professionals are worried. In a survey conducted in November of 2010 by TheInfoPro,

consisting of 214 IT professionals, 32.7% stated they were extremely concerned with the

security in a virtualized environment. Only 7.6% stated they weren’t worried at all. The rest

found a medium of “somewhat” and “minimally” concerned. (Mitchell, 2010) Also, creating a

virtual architecture and infrastructure is not as simple as many make it out to be. It is very

difficult and many problems will arise that a resolution has yet to be created for. Another huge

issue, is that depending on how the system is designed with access rights and permissions,

users cannot load any software they want onto their virtual machine. In certain cases, it must be

loaded onto the server for usage. The user now must go through their IT department for

something as big as studio music recording software, to drivers for their camera when they want

upload their latest Facebook profile picture.

       Only time will tell where current virtualization will lead us. In my opinion, the next step I

see is coming up with a way to get more x64-base machines virtualized as most if not all virtual

machines are x86-based. With that, I mentioned earlier that virtual machines do not realize they

are virtual machines. Operating systems residing on the host machine do not recognize a virtual

machine is running within itself. What if the operating system becomes aware? What benefits

will come from that realization? Can they become aware, and not crash? More hardware

virtualizations are also a safe bet, such as better CPU and I/O virtualization. I can also see

virtual appliances making a breakthrough. For example, a virtual firewall or VoIP appliance can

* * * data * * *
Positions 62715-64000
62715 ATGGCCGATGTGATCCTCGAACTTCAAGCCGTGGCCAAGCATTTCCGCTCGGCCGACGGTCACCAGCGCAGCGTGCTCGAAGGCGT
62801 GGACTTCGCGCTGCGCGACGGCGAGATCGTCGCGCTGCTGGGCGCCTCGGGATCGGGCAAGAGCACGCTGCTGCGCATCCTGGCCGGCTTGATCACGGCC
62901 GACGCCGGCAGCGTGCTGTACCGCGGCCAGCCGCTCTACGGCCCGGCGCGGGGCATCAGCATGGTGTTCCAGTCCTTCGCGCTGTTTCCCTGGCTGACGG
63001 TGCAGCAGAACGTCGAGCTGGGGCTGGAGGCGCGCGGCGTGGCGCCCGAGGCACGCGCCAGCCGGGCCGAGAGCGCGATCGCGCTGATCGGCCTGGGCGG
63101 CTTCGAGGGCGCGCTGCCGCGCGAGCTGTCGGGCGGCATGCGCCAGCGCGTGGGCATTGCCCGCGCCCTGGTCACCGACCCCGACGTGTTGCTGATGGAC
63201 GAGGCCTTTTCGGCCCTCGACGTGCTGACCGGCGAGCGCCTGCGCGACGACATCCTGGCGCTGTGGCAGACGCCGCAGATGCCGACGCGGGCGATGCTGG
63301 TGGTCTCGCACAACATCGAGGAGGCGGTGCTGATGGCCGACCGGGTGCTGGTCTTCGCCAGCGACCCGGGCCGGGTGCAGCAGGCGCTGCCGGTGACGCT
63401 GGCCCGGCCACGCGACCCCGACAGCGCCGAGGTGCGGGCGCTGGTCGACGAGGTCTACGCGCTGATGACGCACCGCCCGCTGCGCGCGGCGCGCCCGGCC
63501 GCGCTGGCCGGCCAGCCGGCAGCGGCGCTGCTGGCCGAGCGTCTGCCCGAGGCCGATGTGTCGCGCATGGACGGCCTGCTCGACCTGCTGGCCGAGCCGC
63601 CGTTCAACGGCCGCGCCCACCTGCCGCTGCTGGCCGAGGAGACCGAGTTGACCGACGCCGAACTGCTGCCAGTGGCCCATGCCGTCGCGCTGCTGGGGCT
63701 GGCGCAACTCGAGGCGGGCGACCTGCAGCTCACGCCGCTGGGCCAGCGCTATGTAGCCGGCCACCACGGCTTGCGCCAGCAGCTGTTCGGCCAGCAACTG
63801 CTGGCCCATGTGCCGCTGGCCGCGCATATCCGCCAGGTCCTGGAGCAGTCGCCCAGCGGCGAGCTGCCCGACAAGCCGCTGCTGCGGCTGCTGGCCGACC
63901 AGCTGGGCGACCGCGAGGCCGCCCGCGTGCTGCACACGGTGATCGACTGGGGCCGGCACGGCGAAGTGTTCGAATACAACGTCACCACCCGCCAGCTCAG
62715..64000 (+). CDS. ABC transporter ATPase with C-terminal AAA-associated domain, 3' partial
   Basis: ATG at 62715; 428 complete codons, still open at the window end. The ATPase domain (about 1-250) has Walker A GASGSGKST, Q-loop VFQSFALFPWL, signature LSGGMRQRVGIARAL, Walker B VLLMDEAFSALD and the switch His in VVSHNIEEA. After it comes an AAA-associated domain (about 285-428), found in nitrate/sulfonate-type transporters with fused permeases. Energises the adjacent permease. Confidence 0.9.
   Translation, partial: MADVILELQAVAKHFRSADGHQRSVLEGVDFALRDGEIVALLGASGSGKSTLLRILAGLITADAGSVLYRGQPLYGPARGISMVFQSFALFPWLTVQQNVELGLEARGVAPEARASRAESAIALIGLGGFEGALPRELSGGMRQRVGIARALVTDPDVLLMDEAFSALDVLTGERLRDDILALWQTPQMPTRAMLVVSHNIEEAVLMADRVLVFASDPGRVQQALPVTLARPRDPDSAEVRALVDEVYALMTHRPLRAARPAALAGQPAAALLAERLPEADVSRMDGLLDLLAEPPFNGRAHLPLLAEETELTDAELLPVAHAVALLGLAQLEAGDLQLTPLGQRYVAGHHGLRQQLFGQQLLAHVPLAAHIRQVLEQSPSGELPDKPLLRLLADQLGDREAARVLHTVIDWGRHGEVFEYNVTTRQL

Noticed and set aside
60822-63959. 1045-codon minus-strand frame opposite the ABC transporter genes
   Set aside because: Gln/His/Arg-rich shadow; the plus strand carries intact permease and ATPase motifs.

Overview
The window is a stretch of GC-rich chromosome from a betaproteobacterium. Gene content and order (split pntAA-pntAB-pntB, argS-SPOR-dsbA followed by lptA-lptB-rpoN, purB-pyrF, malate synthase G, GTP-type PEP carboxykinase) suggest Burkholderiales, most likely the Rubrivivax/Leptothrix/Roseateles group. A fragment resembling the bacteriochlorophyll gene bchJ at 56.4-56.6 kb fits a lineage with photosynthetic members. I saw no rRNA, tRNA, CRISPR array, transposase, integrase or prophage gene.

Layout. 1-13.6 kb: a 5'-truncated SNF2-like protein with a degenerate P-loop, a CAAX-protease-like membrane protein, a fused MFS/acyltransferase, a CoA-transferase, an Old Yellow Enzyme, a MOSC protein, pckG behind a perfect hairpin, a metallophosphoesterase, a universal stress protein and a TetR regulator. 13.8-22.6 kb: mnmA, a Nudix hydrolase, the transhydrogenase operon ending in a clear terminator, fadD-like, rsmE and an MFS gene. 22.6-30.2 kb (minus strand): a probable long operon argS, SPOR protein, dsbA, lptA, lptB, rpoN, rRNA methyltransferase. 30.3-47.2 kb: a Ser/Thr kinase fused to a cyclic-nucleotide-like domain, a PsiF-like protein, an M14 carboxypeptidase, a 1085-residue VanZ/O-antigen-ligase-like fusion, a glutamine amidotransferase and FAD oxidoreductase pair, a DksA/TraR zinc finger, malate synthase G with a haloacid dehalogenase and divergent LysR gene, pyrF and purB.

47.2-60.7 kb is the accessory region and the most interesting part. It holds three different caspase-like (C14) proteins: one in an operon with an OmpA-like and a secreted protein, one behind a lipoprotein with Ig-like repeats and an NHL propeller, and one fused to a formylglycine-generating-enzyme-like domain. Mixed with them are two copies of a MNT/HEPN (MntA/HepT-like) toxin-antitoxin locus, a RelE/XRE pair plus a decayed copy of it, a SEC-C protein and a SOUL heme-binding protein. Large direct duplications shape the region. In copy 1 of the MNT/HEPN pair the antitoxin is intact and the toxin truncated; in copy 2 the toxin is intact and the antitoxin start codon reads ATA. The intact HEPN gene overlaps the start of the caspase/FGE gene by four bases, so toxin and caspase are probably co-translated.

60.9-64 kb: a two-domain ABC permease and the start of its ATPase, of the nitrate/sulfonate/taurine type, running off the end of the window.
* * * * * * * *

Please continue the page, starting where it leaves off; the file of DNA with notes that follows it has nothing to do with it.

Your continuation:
both contribute to simpler network manageability. If and when all this occurs, I can even

imagine the next step being to literally virtualize an entire data center. Is it possible? Maybe not

right now, but in the future one might hope it will be. We’ll just have to wait and see.
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                                            References


Bost, J. (n.d.). How Virtual Machines Work - What is a Virtual Machine?. Find Health,

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        Hub - Apply To Be A Writer Today!. Retrieved December 3, 2010, from

        http://www.brighthub.com/computing/enterprise-security/articles/64465.aspx

Brazol, Stacy. (2009). Analysis of Advantages and Disadvantages to Server Virtualization.

        Retrieved December 5, 2010 from

        http://faculty.ed.umuc.edu/~sdean/ProfPaps/Bowie/F09/Brasol.pdf

Citrix. (2009). Microsoft and Citrix:Joint Virtual Desktop Infrastructure (VDI) Offering

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[http://www.citrix.com//site/resources/dynamic/salesdocs/Microsoft_Citrix_VDI_Architectural_Gu

        idance_08-13.pdf

Evans, B. (n.d.). Global CIO: VMware CEO On Future Of Virtualization: Exclusive Interview --

        InformationWeek. InformationWeek | Business Technology News, Reviews and Blogs.

        Retrieved December 4, 2010, from http://www.informationweek.com/news/global-

        cio/interviews/showArticle.jhtml?articleID=226200204

Mitchell, R. L. (n.d.). The Scary Side of Virtualization - Computerworld. Computerworld - IT

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        http://www.computerworld.com/s/article/352141/The_Scary_Side_of_Virtualization

Radding, A. (n.d.). Virtualization — The Future of Corporate IT | Big Fat Finance Blog. Big

        Fat Finance Blog. Retrieved December 4, 2010, from

        http://bigfatfinanceblog.com/2010/09/08/virtualization-the-future-of-corporate-it/
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Wong, W. (2009, October). Trimming Down. EDTECH, 1, 32-35.

Virtual Infrastructure Overview, Virtualization, Virtual Servers. (n.d.). VMware Virtualization

        Software for Desktops, Servers & Virtual Machines for Public and Private Cloud

        Solutions. Retrieved December 4, 2010, from

        http://www.vmware.com/virtualization/virtual-infrastructure.html

VMware. The Future of Virtualization Technology. Retrieved December 4, 2010 from

     http://www.ece.neu.edu/conf/isca2006/docs/Herrod-keynote.pdf